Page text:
GNU: A Heuristic for Bad Cryptography
Published July 8th, 2020

Names within the GNU Name System are assigned by an "industry expert" organization called GNUnet Assigned Numbers Authority (GANA)[1]. It is unclear what kind of policies or guidelines these "experts" use to assign GNS names.



GNUNet consists of two packages:

  • GNUNet, which has all you need to connect to the network and interact with it using terminal commands
  • GNUNet-GTK, which contains graphical GTK-programs for interacting with the GNUNet program. These are, as of GNUNet-GTK 0.13.1:
    • Conversations (gnunet-conversation-gtk)
    • File Sharing (gnunet-fs-gtk)
    • Namestore (gnunet-namestore-gtk)
    • Peerinfo (gnunet-peerinfo-gtk)
    • A setup tool (gnunet-setup)
    • Statistics (gnunet-statistics-gtk)

Features and Usability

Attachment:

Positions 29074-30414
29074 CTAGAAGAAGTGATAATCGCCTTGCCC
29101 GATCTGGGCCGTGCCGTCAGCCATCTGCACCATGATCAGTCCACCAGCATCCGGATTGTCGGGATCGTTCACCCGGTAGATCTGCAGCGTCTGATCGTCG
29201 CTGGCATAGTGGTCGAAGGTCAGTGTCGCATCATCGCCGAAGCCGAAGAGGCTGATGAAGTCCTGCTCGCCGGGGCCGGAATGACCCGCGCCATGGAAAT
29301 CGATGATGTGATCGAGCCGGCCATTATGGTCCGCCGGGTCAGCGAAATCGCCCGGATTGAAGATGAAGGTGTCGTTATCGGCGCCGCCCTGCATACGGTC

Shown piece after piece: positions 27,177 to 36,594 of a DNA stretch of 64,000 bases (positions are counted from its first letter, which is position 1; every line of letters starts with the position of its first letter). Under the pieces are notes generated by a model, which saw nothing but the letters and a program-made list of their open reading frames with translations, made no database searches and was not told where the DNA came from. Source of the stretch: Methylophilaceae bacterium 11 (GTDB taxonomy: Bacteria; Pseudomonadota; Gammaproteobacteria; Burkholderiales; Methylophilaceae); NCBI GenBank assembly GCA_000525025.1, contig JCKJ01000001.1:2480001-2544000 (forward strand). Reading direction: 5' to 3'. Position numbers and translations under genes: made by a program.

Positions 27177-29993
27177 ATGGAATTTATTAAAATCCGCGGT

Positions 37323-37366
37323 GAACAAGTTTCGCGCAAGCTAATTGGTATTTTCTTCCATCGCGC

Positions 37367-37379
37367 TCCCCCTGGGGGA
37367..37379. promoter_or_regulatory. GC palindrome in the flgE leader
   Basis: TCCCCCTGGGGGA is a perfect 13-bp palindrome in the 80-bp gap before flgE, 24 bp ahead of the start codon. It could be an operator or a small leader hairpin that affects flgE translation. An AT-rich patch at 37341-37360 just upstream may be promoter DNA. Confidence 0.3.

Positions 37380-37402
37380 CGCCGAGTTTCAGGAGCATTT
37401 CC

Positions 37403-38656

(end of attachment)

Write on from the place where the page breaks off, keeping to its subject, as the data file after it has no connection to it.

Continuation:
A few GNUnet GTK programs: gnunet-statistics-gtk, gnunet-fs-gtk and gnunet-peerinfo-gtk.

GNUNet GTK version 0.13.1 looks, at best, like early alpha-software even though GNUnet is a 18 year old software project. The various programs that come with it hard not very strait forward, easy to use or stable.

Installation is a big hurdle since GNU/Linux distributions don't carry GNUNet packages. You will have to download, compile and install GNUNet and GNUNet-GTK yourself. Doing so is not that hard if you are a wizard used to compiling programs with ./configure && make but it does mean that the software is out of reach for everyone who have no idea what ./configure && make means.

All the GNUnet GTK programs start maximized every time even if you un-maximized them or resize them and close them. The only way around this is to start them in a wrapper script that launches wmctrl after the programs are launched.

GNUnet File Sharing

The GNUnet file sharing application searching for PDF files.